Business Administration Education Guide

Thursday, April 12, 2007

Senior Citizens and Careers

Why do so many people under age 35 consider life to be over at age 50? Type in the words Senior Citizens and Google spits out websites such as
  • Senior Citizens' Resources
  • USA.gov for Seniors
  • For Senior Citizens their children & caregivers
  • Old age
  • Arts and Crafts Projects for Senior Citizens
  • Programs and Services for Senior Citizens
  • Thoughtful Inexpensive Gift Ideas for Senior Citizens

These people are older and not every one of them is ready for the rocking chair and arts and crafts table. If I live to see my fiftieth birthday or beyond, I have no intentions of sitting back with Laurence Welk type music and a glue stick.


One of my favorite beach memories is when I had breakfast with an acquaintance at a diner famous for being known as Home of the Weasel. I am who I am and I'm not (most of the time) afraid to show it. So as with most weekend summer days, I was wearing a tank top which shows my tattoos. A gent who had experienced approximately 70 summers addressed me loudly and enthusiastically telling me how he had just got his first tattoo and ear piercing and that his very adult kids thought he was “just crazy.”


The smile that statement brought me could have lite up a cave fifty feet underground.


Being a “Senior Citizen” or retired means different things to different people. It can signify new beginnings, new explorations and adventures and a reason to change jobs into a potentially more riskier field using prior experience and expertise gained over many years.


A recently published TeliaSonera report on communication trends in Sweden found that Blogs are increasingly more popular among senior citizens age range. Close to 80 percent of the Over 60 sect sends digital photos or film clips to family and friends and as many as 28 percent stated that they will start to use a web camera during 2007. Additional surprising techie evolvements has been video games. One of Nintendo's goals was to sell the Nintendo Wii to non-gamers and a large number of the non gamers have been Senior Citizens.


So it should not be a surprise that more Senior Citizens are not only continuing to work past the retirement age, but are changing careers. Many colleges not only welcome “Senior Citizens” but offer options such as discounted and free career oriented classes. Where once a career industry may have seemed too risky to enter, someone over 50 can now decide to take the chance.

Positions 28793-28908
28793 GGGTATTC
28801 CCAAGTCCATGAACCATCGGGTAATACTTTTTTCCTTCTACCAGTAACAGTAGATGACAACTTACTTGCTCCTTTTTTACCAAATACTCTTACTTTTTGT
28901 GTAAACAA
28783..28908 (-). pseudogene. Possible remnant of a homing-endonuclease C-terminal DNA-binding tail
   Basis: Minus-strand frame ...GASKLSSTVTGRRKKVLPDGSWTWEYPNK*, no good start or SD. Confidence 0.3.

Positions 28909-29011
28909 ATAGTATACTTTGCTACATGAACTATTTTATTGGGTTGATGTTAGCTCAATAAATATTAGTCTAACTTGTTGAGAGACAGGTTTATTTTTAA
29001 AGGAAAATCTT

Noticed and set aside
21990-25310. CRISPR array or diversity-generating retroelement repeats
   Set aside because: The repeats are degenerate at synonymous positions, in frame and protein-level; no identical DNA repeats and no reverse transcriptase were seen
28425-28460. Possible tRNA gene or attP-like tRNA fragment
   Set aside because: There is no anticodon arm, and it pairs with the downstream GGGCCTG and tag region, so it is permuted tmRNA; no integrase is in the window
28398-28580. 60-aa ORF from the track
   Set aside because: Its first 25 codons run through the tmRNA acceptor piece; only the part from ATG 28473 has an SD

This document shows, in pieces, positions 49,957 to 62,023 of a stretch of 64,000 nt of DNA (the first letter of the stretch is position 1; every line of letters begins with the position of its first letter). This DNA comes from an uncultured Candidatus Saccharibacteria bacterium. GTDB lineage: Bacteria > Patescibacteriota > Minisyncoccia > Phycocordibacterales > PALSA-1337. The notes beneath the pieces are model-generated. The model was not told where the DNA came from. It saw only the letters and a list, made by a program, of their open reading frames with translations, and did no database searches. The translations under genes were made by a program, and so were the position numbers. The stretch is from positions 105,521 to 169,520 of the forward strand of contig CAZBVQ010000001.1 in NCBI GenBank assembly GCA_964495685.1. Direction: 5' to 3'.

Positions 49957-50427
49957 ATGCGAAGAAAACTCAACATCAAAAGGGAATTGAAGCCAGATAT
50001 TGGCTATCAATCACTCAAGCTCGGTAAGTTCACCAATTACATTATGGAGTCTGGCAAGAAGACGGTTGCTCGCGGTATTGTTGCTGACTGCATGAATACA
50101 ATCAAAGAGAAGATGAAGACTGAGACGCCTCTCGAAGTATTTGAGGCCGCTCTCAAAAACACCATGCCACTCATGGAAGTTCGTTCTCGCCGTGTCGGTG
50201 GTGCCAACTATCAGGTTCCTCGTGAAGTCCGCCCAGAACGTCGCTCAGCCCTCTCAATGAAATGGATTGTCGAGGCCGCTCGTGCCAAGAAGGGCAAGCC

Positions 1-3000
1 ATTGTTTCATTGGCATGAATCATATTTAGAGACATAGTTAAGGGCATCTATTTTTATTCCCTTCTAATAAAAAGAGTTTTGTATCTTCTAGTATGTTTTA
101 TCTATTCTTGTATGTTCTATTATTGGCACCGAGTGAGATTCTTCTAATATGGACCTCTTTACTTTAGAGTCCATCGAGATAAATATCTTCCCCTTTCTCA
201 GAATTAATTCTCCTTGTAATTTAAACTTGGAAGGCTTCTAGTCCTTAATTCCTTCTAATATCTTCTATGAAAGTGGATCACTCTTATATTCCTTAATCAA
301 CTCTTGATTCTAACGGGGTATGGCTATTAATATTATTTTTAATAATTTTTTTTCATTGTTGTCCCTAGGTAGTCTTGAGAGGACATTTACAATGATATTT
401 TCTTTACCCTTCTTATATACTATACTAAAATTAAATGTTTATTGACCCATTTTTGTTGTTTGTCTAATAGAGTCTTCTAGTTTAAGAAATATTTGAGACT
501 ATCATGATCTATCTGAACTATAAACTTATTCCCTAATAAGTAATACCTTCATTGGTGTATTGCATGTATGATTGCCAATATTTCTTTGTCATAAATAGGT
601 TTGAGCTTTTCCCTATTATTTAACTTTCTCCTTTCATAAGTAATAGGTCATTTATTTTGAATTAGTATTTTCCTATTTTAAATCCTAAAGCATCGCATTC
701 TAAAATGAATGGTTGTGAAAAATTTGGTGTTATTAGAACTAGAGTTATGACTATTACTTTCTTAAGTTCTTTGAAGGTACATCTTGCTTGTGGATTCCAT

The American Association for Retired Persons (AARP) website, lists companies that employ and value the older American workforce; and the many of the career opportunities do not include the phrase “Welcome to Wal Mart”.


Not that there is anything wrong with WM, but after 50, I personally do not want to deal with a bunch of complainers for $7.50 an hour.


Most city's Department of Human Services also offer career opportunity advice, counseling and referrals to colleges and career training.


SeniorNet provides the over 50 adults a place to look for education, careers and where to access online email and resources. They also provide a variety of instructional materials and lists they're Learning Centers throughout the U.S.


WiredSeniors has its own search engine that links to senior specific sites. Communities include
Seniors Helping Seniors and Discussion Forums.

When typed in the word 'Jobs' I received a page full of links that seemed full of nothing but junk. However, after reading the description and investigating a couple of the links, I found that some of the resources were authentic. What was especially nice is that Wired Seniors places an orange Seniors Friendly marker next to some of the best results.


If you are a Senior Citizen and discover you either need or want an additional income or a career change, feel secure that you can and the opportunities are out there. The truly nice thing about career opportunity searching is that you have more power to be choosy in whom you choose to work for.


In the spirit of all that is humor... and what inspired me to research and write this blog entry, I would like to share My Generation



The Zimmers

Brought together for a TV documentary, the troupe recorded their own version of The Who's

My Generation - complete with the legendary bad boy (and girl) guitar-smashing and drum-throwing. The video ends in true rock 'n' roll style, with Buster Martin, 100, the oldest working man in Britain, giving the middle finger to the camera.

CDs of Zimmer music is set to hit retail shops (in Britain) on the 28th of May and the profits will go to Age Concern. The documentary will be a three shows series called Power To The People which will air in May but only in Britain.


If I actually make it to the senior citizen age, I want to be wearing
Knee high combat boots, pushing a flame painted walker and giving the middle finger, just like Buster.



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